Is Airbus working on a 200t A330neo Regional?

A 200t A330neo

Bloomberg claims Airbus presented plans for a future 200 tonnes MTOW (Maximum TakeOff Weight) A330neo at the A330-900 first delivery ceremony to TAP Portugal Monday. This version is specifically designed to sell into the market segment the NMA is targeting. Combined with an attack at the lower NMA end by the A321XLR, it’s part of the plan to make the NMA business case more difficult to close, by it stopping the NMA before it’s out if its chute.

We put the data of a 200 tonnes A330neo version into our performance model and could see this didn’t make sense. The longest range aircraft in the below 300 seat market would now have a range inferior even to the shortest range version of the NMA, the planned 797-7.

Talking to Crawford Hamilton, the Airbus Product Marketing Manager for the A330neo program, who presented Monday, the picture cleared. What was presented was a more structured approach to the Weight Variants Airbus always offers as part of its aircraft programs.

Weight Variants

Weight Variants is a way for airlines to register an aircraft with the authorities which don’t have more certified MTOW than is needed for its planned use.

The fees of operating an airliner across different countries airways and to land on its airports, including fees for deplaning and loading passengers and cargo using the airport’s facilities, is depending on the aircraft’s certified MTOW.

A lower certified MTOW means lower fees. As outlined in our series “What costs dominate an airliner’s operation?” fees are one of three dominant cost items in an airliner’s operational costs.

So an airline will buy the aircraft with a certified MTOW which is the lowest possible for the intended operation. The actual physical aircraft is always the same. It can be delivered with the allowed maximum MTOW or any convenient lower value.

Delivering an aircraft with a lower MTOW than the maximum is called de-papering the aircraft. At a later date, the aircraft can be up-papered to another needed MTOW. Within the maximum physical MTOW, any delivered and certified lower MTOW is a paper only exercise.

To offer the needed flexibility and limit the work performed by Airbus, the A330neo program has decided to offer a ladder of Weight Variants for the A330neo. On the lower end, these range from 200t to 220t in 5t increments. On the high-end, the variants include the historical 233t and 238t variants and the new 242t and 251t variants.

With a lower Weight Variant, Rolls-Royce offers lower thrust variants of the Trent 7000 engines for the A330neo. The principle is the same. It’s the same physical engine, derated to a lower thrust variant with a changed software plug on the engine’s control computer (the FADEC).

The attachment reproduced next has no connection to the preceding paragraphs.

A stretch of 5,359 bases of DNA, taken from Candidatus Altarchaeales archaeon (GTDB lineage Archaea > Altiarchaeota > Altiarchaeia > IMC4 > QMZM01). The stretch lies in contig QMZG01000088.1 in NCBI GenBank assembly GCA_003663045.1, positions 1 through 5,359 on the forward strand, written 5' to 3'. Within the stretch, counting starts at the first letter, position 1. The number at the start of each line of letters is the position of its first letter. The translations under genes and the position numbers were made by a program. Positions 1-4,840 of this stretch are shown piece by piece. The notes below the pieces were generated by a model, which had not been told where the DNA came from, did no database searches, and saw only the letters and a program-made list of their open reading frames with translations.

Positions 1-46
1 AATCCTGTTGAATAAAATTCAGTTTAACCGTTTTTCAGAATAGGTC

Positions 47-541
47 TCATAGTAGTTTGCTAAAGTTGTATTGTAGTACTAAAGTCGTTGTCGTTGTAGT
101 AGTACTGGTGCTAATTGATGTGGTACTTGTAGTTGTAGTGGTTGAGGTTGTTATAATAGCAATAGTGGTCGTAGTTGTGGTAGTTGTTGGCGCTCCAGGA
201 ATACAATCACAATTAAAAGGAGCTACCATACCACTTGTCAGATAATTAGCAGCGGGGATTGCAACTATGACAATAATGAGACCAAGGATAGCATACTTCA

The advantage for the engine is lower maintenance costs. An engine’s wear and tear is too large extent decided by the high thrust takeoff and climbs of each flight. The lower maximum thrust needed by a lower MTOW aircraft will reduce the wear on the engine.

This will increase the engines time on wing and therefore lower its maintenance costs. Weight variants with MTOWs around 200t could be configured with a 68,000lbf thrust variant of the Trent 7000, by it saving something like 10% or more of the maintenance costs.

The NMA killer A330neo

An A330neo which shall take market share away from the NMA is aimed at the larger NMA, the 265 seat 797-7. This has a nominal range using Boeing rules of 4,500nm.

Using the same cabin type and rules for passenger weight etc. the A330neo would be an A330-800 with 210t MTOW to match the range of the 797-7.  It would then seat 304 passengers which it can fly 4,500nm with Boeing rules.

The attractiveness of the A330-800 would be it can be certified to any 5t increments up or down to suit the range and capacity the airline needs for its route network. It can also later be changed to a true long-range aircraft by changing the paperwork to the maximum capacity, 251t and 7,800nm range, with this cabin type and rules.

It would also be available from next year rather than seven years from now if Boeing launches the NMA and keeps its time plans.

The promise of the 797-7 is lower operating costs as described in our article series about the NMA. But this is when the NMA is performing as predicted and delivered on time. Until then the A330-800 in any convenient MTOW and therefore range or passenger capacity will have served the airline’s missions for seven years.

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